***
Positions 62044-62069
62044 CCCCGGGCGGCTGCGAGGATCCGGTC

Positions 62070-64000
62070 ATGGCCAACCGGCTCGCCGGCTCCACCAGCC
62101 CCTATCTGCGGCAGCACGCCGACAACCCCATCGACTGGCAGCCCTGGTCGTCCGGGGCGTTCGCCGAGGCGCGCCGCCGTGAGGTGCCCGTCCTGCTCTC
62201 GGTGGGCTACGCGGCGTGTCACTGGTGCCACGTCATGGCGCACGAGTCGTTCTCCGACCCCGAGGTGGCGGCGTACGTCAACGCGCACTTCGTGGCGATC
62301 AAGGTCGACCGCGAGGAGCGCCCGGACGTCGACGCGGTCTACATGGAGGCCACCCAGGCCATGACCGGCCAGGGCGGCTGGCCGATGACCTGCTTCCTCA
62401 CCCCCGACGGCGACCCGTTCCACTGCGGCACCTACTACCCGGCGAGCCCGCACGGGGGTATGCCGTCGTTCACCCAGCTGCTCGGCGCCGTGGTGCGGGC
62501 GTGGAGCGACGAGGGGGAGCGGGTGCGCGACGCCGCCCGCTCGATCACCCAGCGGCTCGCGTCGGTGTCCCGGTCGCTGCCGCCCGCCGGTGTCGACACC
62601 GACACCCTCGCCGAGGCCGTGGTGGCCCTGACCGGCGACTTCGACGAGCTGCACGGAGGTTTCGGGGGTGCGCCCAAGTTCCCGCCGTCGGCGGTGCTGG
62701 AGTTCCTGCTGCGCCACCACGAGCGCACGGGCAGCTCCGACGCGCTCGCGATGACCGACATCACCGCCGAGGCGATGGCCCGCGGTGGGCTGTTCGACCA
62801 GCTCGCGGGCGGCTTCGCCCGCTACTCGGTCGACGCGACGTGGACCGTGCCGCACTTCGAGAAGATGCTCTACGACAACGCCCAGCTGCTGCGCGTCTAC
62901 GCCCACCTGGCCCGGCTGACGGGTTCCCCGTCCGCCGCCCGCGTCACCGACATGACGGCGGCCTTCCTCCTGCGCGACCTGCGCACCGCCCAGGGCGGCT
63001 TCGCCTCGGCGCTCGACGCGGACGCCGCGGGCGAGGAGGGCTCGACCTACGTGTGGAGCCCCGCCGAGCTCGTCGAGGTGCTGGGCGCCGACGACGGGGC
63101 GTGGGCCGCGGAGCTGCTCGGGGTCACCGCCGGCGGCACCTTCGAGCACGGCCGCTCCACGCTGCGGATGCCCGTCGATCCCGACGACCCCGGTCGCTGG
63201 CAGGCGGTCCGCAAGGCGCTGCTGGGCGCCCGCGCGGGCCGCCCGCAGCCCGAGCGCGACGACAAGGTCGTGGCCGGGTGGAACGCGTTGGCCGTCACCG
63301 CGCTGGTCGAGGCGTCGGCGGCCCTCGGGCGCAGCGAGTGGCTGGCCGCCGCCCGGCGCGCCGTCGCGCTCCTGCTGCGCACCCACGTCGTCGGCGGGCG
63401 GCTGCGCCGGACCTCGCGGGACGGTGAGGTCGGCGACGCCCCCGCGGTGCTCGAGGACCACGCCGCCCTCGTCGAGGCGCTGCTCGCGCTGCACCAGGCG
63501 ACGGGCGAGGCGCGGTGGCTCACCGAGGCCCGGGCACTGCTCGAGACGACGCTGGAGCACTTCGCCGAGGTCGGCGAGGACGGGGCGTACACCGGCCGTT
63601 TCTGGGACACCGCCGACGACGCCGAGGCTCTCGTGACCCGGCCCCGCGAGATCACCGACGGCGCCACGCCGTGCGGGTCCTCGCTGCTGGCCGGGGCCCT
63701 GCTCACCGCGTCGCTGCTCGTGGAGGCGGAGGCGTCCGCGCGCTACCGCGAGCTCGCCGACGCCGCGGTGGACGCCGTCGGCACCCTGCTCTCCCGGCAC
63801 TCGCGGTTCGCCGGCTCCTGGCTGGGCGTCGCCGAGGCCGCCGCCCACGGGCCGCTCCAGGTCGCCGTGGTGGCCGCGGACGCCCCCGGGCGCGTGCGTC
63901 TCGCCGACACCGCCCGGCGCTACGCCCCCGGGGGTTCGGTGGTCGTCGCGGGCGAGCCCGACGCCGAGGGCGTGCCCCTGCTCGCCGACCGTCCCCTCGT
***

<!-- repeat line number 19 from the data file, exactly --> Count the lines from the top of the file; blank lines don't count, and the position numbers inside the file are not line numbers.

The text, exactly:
63501 ACGGGCGAGGCGCGGTGGCTCACCGAGGCCCGGGCACTGCTCGAGACGACGCTGGAGCACTTCGCCGAGGTCGGCGAGGACGGGGCGTACACCGGCCGTT